Using census records and referrals from community librarians, the Seattle Public Library wrote to every one of the approximately 1,000 blind persons in Washington and invited them to borrow books. Materials for the blind could be mailed for free and borrowers could keep items for a month. Volunteers became an important component in the library's blind services. They transcribed books and read to blind patrons at the Carnegie Central Library.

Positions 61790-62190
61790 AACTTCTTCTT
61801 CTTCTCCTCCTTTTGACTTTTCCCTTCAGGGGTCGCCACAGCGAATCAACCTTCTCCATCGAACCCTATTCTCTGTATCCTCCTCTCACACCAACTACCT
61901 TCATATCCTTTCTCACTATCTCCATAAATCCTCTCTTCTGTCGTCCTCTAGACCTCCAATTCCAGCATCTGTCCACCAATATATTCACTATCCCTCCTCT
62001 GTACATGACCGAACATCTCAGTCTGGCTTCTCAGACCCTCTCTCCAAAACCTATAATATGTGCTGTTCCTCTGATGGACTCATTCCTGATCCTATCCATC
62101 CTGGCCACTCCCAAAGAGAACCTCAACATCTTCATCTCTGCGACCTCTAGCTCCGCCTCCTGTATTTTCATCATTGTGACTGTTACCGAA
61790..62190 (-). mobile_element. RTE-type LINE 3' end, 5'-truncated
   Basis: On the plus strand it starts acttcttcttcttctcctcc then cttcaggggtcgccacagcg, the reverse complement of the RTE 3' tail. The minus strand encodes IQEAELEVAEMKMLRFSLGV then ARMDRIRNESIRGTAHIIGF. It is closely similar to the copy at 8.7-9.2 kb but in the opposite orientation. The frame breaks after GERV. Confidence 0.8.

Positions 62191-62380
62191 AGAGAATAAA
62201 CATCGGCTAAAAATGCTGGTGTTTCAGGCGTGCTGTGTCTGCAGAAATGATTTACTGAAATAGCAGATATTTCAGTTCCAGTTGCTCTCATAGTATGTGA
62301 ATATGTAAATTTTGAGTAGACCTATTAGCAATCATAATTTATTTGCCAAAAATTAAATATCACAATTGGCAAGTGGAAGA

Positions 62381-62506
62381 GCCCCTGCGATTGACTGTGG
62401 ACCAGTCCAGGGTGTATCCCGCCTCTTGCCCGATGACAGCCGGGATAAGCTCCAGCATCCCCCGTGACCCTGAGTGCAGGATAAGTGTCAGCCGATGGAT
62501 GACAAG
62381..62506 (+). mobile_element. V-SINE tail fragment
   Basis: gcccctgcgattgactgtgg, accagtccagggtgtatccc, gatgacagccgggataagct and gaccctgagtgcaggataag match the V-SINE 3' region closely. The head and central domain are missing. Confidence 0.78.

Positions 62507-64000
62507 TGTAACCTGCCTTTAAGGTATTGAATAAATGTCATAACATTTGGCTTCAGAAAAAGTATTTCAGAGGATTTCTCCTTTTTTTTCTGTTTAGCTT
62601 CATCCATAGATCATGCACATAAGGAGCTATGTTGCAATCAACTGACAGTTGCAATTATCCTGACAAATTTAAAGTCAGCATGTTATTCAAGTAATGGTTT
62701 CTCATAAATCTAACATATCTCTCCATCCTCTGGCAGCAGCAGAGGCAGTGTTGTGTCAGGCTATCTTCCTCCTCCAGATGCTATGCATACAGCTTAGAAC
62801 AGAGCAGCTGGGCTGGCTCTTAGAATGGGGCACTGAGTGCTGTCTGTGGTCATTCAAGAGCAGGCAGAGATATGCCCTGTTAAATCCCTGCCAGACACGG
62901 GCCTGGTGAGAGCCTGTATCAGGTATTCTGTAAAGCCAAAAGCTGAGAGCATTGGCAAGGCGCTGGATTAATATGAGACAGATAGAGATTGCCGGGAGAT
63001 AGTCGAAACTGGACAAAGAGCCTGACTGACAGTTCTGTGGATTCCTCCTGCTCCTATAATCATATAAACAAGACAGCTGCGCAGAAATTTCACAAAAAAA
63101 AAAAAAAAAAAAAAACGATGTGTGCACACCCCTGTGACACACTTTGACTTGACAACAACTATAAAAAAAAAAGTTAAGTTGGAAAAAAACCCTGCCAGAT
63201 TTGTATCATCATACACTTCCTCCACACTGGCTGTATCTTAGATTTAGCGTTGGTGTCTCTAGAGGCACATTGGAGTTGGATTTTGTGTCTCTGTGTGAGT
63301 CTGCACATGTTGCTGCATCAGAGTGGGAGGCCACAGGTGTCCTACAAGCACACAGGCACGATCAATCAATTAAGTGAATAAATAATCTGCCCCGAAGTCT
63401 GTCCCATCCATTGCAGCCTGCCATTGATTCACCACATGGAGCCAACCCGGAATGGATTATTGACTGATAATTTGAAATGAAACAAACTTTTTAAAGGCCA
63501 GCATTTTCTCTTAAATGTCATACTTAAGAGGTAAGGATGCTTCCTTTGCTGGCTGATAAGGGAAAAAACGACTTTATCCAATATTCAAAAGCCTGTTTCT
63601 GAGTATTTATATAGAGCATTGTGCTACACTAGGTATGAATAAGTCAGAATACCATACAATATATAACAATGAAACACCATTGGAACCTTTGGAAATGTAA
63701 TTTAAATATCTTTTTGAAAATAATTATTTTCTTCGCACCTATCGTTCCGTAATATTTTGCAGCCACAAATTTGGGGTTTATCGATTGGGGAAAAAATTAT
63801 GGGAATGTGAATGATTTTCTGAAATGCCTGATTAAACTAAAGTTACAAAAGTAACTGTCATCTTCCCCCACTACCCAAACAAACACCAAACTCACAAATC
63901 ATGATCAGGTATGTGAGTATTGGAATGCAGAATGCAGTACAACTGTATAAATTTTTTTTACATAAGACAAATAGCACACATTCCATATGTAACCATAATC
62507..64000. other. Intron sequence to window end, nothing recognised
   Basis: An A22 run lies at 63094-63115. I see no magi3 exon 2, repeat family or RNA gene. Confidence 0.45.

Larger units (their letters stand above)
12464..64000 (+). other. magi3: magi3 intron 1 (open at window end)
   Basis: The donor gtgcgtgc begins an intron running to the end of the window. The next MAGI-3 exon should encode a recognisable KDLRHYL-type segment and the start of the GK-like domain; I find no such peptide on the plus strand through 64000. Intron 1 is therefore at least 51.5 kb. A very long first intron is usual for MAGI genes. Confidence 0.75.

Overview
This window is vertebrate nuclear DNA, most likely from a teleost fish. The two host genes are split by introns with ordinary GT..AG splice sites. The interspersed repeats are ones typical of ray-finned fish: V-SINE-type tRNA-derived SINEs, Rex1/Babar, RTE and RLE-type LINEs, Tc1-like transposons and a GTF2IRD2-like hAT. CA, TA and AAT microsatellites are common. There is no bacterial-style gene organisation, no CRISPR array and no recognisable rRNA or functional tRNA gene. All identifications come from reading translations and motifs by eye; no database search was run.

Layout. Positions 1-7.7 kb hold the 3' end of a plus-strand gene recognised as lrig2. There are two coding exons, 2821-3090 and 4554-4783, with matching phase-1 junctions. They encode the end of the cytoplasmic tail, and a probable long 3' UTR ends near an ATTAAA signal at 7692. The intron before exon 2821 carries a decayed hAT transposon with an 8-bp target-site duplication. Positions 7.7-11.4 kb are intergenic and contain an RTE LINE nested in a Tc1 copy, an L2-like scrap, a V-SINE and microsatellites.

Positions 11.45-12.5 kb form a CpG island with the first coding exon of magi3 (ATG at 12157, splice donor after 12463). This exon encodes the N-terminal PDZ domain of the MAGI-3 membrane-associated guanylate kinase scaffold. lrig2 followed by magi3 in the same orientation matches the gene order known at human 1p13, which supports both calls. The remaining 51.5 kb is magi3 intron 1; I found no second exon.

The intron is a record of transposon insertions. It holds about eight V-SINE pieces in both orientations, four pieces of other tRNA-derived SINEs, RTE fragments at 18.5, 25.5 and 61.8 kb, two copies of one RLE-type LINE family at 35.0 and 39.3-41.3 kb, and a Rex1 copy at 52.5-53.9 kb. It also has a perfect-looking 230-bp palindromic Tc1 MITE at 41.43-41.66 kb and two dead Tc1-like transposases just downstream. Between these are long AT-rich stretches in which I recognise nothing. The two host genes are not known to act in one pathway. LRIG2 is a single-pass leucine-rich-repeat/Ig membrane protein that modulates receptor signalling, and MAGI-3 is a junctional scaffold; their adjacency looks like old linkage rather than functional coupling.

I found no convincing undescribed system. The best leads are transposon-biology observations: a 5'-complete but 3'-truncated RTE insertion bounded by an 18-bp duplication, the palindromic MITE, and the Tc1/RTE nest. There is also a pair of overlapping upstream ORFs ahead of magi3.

In 1931, the Blind Division became the Library for the Blind and with federal and state funding served blind readers in Washington, Alaska, and Montana.